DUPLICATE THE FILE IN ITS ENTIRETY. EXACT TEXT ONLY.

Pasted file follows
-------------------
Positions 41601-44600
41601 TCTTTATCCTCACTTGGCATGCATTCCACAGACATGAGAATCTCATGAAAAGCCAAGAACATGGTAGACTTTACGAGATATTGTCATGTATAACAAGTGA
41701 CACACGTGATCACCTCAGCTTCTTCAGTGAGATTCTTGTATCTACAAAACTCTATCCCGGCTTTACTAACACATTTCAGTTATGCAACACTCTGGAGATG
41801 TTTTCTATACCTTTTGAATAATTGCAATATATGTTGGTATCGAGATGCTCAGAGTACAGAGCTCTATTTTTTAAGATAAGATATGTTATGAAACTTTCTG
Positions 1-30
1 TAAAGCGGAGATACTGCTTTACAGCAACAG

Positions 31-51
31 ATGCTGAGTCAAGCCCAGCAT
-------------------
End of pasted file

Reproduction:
Positions 41601-44600
41601 TCTTTATCCTCACTTGGCATGCATTCCACAGACATGAGAATCTCATGAAAAGCCAAGAACATGGTAGACTTTACGAGATATTGTCATGTATAACAAGTGA
41701 CACACGTGATCACCTCAGCTTCTTCAGTGAGATTCTTGTATCTACAAAACTCTATCCCGGCTTTACTAACACATTTCAGTTATGCAACACTCTGGAGATG
41801 TTTTCTATACCTTTTGAATAATTGCAATATATGTTGGTATCGAGATGCTCAGAGTACAGAGCTCTATTTTTTAAGATAAGATATGTTATGAAACTTTCTG
Positions 1-30
1 TAAAGCGGAGATACTGCTTTACAGCAACAG

Positions 31-51
31 ATGCTGAGTCAAGCCCAGCAT